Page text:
It must be obvious that the scope of the argument is to discourage an attempt which would introduce into the Church of England an equality of income, and station, upon the model of that of Scotland. The sounder part of the Scottish nation know what good their ancestors derived from their church, and feel how deeply the living generation is indebted to it. They respect and love it, as accommodated in so great a measure to a comparatively poor country, through the far greater portion of which prevails a uniformity of employment; but the acknowledged deficiency
of theological learning among the clergy of that church is easily accounted for by this very equality. What else may be wanting there, it would be unpleasant to inquire, and might prove invidious to determine: one thing, however, is clear, that in all countries the temporalities of the Church Establishment should bear an analogy to the state of society, otherwise it cannot diffuse its influence through the whole community. In a country so rich and luxurious as England, the character of its clergy must unavoidably sink, and their influence be everywhere impaired, if individuals from the upper ranks, and men of leading talents, are to have no inducements to enter into that body but such as are purely spiritual. And this 'tinge of secularity' is no reproach to the clergy, nor does it imply a deficiency of spiritual endowments. Parents and guardians, looking forward to sources of honourable maintenance for their children and wards, often direct their thoughts early towards the church, being determined partly by outward circumstances, and partly by indications of seriousness, or intellectual fitness. It is natural that a boy or youth, with such a prospect before him, should turn his attention to those studies, and be led into those habits of reflection, which will in some degree tend to prepare him for the duties he is hereafter to undertake. As he draws nearer to the time when he will be called to these duties, he is both led and compelled to examine the Scriptures. He becomes more and more sensible of their truth. Devotion grows in him; and what might begin in temporal considerations, will end (as in a majority of instances we trust it does) in a spiritual-mindedness not unworthy of that Gospel, the lessons of which he is to teach, and the faith of which he is to inculcate. Not inappositely may be here repeated an observation which, from its obviousness and importance, must have been frequently made, viz. that the impoverishing of the clergy,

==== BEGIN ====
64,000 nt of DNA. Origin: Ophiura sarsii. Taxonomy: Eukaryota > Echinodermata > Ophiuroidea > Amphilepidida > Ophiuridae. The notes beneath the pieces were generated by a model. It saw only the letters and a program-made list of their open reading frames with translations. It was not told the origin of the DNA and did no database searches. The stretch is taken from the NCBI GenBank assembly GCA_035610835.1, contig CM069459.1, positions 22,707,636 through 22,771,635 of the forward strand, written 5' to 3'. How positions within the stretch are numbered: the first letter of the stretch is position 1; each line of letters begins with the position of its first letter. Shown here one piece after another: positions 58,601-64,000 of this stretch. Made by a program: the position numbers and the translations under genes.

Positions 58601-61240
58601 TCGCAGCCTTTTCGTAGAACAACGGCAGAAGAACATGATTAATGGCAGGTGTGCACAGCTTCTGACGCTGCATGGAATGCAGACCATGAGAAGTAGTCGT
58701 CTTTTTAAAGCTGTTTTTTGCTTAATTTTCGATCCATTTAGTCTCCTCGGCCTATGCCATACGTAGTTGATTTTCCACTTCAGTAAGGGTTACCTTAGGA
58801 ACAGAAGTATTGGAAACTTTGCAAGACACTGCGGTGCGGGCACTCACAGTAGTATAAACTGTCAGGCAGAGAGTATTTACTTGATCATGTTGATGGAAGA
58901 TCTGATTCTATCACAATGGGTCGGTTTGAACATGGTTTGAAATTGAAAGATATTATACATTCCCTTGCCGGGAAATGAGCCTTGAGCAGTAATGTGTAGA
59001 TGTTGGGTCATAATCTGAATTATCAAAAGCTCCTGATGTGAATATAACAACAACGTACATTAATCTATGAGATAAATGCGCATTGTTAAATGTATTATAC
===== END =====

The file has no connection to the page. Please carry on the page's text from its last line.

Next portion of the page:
and bringing their incomes much nearer to a level, would not cause them to become less worldly-minded: the emoluments, howsoever reduced, would be as eagerly sought for, but by men from lower classes in society; men who, by their manners, habits, abilities, and the scanty measure of their attainments, would unavoidably be less fitted for their station, and less competent to discharge its duties.